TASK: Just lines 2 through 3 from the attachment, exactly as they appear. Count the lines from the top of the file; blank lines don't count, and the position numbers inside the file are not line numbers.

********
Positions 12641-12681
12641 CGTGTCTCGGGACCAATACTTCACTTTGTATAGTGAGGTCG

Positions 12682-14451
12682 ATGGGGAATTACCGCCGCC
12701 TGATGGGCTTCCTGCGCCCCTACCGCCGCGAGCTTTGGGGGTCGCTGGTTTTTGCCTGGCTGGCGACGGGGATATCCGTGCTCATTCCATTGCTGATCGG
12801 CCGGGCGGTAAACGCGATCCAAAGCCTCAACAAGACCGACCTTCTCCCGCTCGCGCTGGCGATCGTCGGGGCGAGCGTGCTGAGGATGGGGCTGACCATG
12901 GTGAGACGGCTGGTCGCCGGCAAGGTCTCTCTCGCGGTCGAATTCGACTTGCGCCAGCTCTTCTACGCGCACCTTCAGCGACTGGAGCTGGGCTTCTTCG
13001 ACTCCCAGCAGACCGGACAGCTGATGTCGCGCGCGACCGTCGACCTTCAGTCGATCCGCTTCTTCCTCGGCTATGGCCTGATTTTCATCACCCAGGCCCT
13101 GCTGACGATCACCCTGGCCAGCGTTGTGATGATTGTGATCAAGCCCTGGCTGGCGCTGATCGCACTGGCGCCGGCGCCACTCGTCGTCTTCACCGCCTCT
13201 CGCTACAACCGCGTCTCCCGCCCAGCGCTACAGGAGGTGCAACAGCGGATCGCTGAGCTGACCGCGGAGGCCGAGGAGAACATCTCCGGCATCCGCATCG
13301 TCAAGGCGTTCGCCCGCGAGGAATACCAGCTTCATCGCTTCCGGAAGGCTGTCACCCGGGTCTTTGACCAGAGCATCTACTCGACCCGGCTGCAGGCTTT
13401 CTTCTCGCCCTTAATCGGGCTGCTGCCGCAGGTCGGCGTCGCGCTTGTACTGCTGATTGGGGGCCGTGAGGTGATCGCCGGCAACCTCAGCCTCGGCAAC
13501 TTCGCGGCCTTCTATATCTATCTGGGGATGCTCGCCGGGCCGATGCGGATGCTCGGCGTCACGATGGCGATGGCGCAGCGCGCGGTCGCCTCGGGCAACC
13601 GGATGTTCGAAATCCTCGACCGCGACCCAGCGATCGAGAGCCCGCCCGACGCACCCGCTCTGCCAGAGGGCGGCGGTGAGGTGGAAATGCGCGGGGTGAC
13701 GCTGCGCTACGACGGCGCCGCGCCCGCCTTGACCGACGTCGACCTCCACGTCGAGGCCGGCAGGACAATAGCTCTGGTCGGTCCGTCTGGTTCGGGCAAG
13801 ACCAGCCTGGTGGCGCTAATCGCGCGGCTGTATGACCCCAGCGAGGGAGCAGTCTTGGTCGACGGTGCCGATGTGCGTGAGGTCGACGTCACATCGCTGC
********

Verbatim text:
12641 CGTGTCTCGGGACCAATACTTCACTTTGTATAGTGAGGTCG

Positions 12682-14451